InterCement for sale?

InterCement for sale?
31 March 2017

Once again, there is speculation that Camargo Corrêa, the Brazilian conglomerate, is seeking to dispose of InterCement, its subsidiary and controlling shareholder of Cimpor SGPS. In mid-2015 the indebted Camargo Corrêa, which derives 42 per cent of its revenues from InterCement, had looked to sell a stake in the subsidiary, and more recently new suitors have emerged.

To reduce its net debt burden, which stood at four times its EBITDA of 2015, InterCement has slowly been divesting non-core assets in the past two years. It sold a 16 per cent (US$35m) participation in Yguazu Cementos in December 2015, although it still controls a 51 per cent interest in the Paraguayan cement producer via its subsidiary Cimpor. However, the big announcement came in December last year, when InterCement opened talks to dispose of a 40 per cent stake in Loma Negra of Argentina.

Through Cimpor, InterCement controls 47Mta of cement capacity globally, with a portfolio from which it might divest that includes operations in South America (Brazil, Argentina and Paraguay), Europe (Portugal) and Africa (Egypt, Mozambique, South Africa and Cape Verde).

Does Cemex have aspirations for the Brazilian market?
Reports indicate that Cemex and another unnamed Latin America cement producer would be interested in the US$6.47bn InterCement. Despite the present low level of cement consumption in Brazil, InterCement's operations in the country provide a good strategic fit. InterCement controls about 20 per cent of the market and 14Mta of cement capacity, making it the country's No 2 behind Votorantim Cimentos. Meanwhile, Cemex currently has to import cement into Brazil via a terminal 20km from Manaus on the Amazon River. In addition, the extra 8Mta of cement production in Argentina could catapult the Mexico-based cement producer to the No 1 spot in domestic production.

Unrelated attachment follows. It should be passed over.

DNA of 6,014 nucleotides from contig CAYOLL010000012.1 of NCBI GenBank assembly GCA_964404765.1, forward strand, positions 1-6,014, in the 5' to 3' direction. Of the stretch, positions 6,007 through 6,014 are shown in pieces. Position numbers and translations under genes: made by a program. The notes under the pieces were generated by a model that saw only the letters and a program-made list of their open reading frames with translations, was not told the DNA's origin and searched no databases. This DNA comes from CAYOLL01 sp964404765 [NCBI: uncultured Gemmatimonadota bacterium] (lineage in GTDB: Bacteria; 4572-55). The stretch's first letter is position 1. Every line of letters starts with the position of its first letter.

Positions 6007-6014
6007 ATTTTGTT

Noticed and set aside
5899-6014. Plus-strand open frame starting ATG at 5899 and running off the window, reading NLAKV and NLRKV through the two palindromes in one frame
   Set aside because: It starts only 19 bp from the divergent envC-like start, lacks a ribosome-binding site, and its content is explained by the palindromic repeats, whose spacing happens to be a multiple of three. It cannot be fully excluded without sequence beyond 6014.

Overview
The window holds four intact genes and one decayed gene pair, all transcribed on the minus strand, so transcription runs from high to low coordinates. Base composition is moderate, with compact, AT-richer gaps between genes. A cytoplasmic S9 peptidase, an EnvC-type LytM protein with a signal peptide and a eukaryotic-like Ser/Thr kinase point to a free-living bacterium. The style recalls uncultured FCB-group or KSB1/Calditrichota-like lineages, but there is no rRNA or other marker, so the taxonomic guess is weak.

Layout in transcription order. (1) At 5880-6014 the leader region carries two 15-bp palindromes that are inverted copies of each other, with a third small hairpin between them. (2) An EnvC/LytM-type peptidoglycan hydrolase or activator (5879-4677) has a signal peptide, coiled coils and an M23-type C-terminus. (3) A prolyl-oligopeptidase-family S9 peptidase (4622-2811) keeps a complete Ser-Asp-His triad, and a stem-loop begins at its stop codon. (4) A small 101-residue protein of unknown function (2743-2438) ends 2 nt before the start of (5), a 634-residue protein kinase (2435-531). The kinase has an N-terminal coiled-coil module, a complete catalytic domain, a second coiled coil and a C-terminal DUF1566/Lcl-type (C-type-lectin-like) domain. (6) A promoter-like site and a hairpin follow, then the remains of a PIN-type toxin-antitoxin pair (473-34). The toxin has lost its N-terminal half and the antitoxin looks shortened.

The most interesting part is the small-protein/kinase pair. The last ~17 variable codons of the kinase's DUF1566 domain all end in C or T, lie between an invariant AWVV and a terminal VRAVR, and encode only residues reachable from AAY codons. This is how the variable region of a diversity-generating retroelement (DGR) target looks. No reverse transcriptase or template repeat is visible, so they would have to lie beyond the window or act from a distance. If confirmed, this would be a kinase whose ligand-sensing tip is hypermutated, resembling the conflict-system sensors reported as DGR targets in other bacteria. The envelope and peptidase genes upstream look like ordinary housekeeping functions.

The acquisition would also add 9Mta of Cimpor capacity in Portugal to Cemex's European operations. At present Cemex has a strong representation of six plants in Spain and the UK. The Cimpor Natal assets in South Africa could add to further consolidation in South Africa, where PPC and AfriSam are currently considering the merits of a merger. Furthermore, Mozambique’s market is growing and the 1.6Mta Cimpor subsidiary Cimentos de Moçambique has a considerable 62 per cent share of the market. In Egypt Cemex could also add the Amreyah Cement plant to its operations in Assuit to give it a cement capacity of more than 10Mta and about 12 per cent of the market in Egypt, subject to the competition authority's approval.

However, following the acquisition of Trinidad Cement Ltd in the Caribbean, it remains to be seen whether Cemex has the necessary financial fire power to realise such an acquisition. To fund such a deal, Cemex could well look to divest certain assets, especially where competition issues arise. This could see Cemex reducing its influence in the USA, where it has already declined to support the building of Donald Trump's border wall. However, it still operates 13 cement plants in the country and plants in the southern states could support its newly-acquired Caribbean operations.

According to Jean-Christophe Lefèvre-Moulenq, industry analyst at CM-CIC Market Solutions, the alternative for Camargo Corrêa is to raise funds by increasing Cimpor's free float (currently only 0.5 per cent). However, the chance to acquire an attractive global porfolio of cement assets is certain to attract plenty of interest going forward.

Published under Cement News